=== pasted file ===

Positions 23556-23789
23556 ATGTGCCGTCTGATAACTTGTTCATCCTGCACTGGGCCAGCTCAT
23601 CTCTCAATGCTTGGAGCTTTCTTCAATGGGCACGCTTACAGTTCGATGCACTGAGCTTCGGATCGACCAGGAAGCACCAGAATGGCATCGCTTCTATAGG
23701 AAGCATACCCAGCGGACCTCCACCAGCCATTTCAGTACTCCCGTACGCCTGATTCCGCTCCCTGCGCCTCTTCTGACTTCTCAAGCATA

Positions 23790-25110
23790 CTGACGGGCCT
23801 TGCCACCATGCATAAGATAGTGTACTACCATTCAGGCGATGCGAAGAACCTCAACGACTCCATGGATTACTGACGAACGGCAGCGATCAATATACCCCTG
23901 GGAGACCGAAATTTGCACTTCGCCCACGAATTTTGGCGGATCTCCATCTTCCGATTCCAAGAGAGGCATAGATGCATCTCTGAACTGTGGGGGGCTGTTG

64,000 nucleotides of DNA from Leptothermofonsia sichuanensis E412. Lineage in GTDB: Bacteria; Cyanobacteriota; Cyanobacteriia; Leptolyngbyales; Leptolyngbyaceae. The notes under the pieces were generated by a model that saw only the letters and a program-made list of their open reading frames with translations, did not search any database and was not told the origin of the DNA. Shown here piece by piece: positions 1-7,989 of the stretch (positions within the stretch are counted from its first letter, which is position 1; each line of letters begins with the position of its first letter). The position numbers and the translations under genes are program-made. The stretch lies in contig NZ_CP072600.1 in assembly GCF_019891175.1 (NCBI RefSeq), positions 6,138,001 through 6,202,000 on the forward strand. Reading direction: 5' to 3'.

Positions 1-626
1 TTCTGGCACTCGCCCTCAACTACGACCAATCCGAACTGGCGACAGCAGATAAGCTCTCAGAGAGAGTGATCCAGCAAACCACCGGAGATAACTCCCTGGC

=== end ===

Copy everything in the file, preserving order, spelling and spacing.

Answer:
Positions 23556-23789
23556 ATGTGCCGTCTGATAACTTGTTCATCCTGCACTGGGCCAGCTCAT
23601 CTCTCAATGCTTGGAGCTTTCTTCAATGGGCACGCTTACAGTTCGATGCACTGAGCTTCGGATCGACCAGGAAGCACCAGAATGGCATCGCTTCTATAGG
23701 AAGCATACCCAGCGGACCTCCACCAGCCATTTCAGTACTCCCGTACGCCTGATTCCGCTCCCTGCGCCTCTTCTGACTTCTCAAGCATA

Positions 23790-25110
23790 CTGACGGGCCT
23801 TGCCACCATGCATAAGATAGTGTACTACCATTCAGGCGATGCGAAGAACCTCAACGACTCCATGGATTACTGACGAACGGCAGCGATCAATATACCCCTG
23901 GGAGACCGAAATTTGCACTTCGCCCACGAATTTTGGCGGATCTCCATCTTCCGATTCCAAGAGAGGCATAGATGCATCTCTGAACTGTGGGGGGCTGTTG

64,000 nucleotides of DNA from Leptothermofonsia sichuanensis E412. Lineage in GTDB: Bacteria; Cyanobacteriota; Cyanobacteriia; Leptolyngbyales; Leptolyngbyaceae. The notes under the pieces were generated by a model that saw only the letters and a program-made list of their open reading frames with translations, did not search any database and was not told the origin of the DNA. Shown here piece by piece: positions 1-7,989 of the stretch (positions within the stretch are counted from its first letter, which is position 1; each line of letters begins with the position of its first letter). The position numbers and the translations under genes are program-made. The stretch lies in contig NZ_CP072600.1 in assembly GCF_019891175.1 (NCBI RefSeq), positions 6,138,001 through 6,202,000 on the forward strand. Reading direction: 5' to 3'.

Positions 1-626
1 TTCTGGCACTCGCCCTCAACTACGACCAATCCGAACTGGCGACAGCAGATAAGCTCTCAGAGAGAGTGATCCAGCAAACCACCGGAGATAACTCCCTGGC